Ever since the white werewolf killed Mackenzie's best friend, Amy, she's been having nightmares. Amy's boyfriend, Jason, has gone off the deep end. And their other friend, Kyle, has distanced himself.
The Trackers, an anti-werewolf vigilante group, have come to Hemlock to round up anyone with Lupine Syndrome to be permanently interned in a government-run "rehabilitation camp." You'd think Mackenzie would be behind this, but one of the few caring adults in her peripatetic youth with a no-good father was a closeted werewolf who had never hurt anyone but was rounded up and interned anyway. Peacock makes sure readers understand the symbolism; narrator Mackenzie actively reflects on the parallels between the werewolf hunt and war propaganda. But because this is a teen paranormal romance, the dominant plot is, surprise, a love triangle. Kyle, who Mackenzie and readers learn fairly early on is a werewolf, is in love with Mackenzie. So is the tortured Jason, who has joined the Trackers. As Mackenzie says to herself, "It was official: my life belonged on the CW." It's this ironic self-awareness that keeps the book at all palatable. Events churn to an utterly predictable confrontation that leaves the door open to the next volume in the planned trilogy.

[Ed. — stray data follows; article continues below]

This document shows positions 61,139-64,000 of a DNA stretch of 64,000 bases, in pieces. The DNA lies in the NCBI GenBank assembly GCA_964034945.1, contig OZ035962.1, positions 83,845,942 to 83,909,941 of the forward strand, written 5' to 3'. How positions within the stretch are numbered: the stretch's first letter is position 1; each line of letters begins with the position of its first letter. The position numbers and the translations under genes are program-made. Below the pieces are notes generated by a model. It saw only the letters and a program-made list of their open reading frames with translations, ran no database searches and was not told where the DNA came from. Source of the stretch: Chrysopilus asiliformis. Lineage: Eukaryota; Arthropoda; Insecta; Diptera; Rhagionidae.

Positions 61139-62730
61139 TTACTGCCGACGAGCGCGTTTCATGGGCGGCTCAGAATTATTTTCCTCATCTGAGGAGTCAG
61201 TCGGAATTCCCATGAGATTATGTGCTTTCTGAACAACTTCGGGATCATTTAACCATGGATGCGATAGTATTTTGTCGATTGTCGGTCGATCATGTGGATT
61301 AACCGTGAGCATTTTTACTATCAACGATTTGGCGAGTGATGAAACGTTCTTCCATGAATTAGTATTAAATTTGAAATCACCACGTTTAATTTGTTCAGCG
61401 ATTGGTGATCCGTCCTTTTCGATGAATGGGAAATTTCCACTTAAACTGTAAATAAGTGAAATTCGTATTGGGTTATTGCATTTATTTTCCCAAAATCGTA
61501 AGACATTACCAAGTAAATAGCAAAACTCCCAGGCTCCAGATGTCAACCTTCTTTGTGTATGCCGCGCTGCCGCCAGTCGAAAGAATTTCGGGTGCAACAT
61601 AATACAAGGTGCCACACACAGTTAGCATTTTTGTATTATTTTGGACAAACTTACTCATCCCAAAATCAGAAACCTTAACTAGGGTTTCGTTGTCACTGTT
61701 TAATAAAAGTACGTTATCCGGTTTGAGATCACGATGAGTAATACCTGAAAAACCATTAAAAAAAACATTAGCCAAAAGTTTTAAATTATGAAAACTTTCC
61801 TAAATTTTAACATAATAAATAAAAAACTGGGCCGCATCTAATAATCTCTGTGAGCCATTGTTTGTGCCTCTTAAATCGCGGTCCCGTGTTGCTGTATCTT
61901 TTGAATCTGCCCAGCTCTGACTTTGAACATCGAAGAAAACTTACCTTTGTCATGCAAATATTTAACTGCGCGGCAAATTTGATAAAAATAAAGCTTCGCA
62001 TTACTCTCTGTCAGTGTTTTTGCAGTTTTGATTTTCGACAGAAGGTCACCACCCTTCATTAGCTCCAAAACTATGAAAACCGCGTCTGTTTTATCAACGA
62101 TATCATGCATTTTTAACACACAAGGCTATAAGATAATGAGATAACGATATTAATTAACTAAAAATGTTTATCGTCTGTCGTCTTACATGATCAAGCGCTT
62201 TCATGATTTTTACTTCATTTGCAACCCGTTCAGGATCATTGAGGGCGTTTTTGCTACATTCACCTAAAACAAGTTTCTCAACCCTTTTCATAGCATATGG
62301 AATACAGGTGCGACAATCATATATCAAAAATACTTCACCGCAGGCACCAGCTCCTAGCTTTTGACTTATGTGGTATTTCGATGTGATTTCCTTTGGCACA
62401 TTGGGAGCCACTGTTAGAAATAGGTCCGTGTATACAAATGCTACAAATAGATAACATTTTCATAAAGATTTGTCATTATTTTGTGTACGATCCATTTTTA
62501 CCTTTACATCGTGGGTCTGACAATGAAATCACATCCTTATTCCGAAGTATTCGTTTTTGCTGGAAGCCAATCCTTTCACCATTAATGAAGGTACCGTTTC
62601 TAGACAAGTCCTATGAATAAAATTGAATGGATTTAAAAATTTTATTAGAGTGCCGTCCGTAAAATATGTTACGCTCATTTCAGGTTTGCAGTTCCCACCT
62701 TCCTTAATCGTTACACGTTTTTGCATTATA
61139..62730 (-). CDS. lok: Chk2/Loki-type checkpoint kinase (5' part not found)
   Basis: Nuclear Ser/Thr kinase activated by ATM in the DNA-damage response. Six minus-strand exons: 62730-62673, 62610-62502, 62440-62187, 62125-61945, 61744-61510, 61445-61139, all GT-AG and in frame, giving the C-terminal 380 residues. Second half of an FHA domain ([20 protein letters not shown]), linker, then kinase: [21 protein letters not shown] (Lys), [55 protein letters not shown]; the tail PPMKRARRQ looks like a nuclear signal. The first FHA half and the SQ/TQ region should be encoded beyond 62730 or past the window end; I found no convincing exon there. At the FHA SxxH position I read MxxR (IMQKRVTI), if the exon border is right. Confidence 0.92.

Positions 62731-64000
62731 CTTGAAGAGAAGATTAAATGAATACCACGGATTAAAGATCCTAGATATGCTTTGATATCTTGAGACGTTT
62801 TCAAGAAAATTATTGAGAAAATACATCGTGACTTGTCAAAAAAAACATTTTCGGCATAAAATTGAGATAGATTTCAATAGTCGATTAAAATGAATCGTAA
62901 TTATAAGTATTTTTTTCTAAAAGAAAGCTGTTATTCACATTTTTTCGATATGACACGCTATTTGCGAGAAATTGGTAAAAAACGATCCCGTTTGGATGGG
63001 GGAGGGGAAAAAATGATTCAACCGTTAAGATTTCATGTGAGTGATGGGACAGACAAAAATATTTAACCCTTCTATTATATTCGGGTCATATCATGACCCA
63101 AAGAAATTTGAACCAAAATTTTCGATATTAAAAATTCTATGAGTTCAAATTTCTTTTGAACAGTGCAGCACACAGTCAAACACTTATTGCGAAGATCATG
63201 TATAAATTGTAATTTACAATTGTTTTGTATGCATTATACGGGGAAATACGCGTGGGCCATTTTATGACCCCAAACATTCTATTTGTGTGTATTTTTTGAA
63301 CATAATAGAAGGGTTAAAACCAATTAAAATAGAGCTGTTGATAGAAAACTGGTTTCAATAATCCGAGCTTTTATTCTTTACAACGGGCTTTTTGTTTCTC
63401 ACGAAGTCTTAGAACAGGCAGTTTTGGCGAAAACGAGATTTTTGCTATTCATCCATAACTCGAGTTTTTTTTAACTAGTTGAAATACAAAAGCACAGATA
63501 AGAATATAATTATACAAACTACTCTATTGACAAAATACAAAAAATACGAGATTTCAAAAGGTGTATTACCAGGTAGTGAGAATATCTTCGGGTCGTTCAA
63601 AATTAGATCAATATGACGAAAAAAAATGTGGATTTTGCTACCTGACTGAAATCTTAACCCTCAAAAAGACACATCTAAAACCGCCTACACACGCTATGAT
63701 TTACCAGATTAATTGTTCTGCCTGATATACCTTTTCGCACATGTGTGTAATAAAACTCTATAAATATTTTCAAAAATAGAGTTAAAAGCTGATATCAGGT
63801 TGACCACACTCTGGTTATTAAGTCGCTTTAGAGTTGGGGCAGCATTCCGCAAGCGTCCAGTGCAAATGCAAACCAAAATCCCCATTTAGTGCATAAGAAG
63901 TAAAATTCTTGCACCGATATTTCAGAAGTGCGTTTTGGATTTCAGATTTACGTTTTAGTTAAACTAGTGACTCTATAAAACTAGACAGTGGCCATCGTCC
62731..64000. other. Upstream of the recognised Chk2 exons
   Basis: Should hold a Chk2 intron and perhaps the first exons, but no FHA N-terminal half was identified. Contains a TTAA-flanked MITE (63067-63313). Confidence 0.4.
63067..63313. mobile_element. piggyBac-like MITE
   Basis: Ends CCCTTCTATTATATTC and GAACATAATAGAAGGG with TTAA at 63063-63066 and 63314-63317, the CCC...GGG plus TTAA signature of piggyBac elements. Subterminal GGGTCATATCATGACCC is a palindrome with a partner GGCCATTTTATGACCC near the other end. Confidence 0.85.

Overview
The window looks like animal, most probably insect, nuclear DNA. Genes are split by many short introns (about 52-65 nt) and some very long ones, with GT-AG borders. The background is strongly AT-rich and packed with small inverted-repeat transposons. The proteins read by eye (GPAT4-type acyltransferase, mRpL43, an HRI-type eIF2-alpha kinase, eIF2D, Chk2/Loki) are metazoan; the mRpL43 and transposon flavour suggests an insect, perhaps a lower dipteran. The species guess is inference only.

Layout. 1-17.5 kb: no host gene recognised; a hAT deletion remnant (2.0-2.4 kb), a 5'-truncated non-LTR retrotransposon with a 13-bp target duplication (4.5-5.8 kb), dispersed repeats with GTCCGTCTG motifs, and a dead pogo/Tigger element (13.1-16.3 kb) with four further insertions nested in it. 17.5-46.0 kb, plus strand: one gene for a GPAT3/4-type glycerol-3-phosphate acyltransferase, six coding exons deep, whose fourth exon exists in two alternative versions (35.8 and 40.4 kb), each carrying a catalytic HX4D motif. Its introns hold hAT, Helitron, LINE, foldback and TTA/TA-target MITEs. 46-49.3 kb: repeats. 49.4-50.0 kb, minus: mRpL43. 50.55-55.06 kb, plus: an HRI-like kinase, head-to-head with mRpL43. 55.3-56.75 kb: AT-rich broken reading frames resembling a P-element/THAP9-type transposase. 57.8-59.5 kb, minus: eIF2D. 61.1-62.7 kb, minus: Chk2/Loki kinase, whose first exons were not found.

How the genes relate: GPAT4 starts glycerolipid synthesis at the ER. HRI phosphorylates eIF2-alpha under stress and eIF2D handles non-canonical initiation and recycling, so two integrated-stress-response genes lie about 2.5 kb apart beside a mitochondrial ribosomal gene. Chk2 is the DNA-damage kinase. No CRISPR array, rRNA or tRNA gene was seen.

Mildly interesting ideas are obscured by all the necessary ingredients of the genre. (Paranormal romance. 14 & up)